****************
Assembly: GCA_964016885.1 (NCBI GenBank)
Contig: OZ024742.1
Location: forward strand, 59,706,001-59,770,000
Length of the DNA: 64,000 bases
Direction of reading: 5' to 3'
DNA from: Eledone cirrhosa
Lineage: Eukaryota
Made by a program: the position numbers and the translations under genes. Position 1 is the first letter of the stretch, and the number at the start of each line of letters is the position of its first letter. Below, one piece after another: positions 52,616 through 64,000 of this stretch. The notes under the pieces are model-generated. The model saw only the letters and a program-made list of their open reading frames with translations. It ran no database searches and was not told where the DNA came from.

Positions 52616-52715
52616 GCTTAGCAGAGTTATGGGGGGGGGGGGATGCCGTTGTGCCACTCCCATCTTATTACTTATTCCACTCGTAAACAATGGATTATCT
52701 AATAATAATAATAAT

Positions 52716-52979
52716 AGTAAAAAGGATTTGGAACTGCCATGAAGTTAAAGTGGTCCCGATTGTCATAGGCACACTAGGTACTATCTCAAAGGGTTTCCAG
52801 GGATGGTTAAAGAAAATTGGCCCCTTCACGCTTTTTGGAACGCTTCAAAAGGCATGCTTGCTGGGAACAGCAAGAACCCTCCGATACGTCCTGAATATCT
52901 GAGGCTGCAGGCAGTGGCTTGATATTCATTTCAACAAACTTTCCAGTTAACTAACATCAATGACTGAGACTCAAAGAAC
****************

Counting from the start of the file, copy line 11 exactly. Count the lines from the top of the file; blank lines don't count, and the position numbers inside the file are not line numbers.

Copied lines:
52701 AATAATAATAATAAT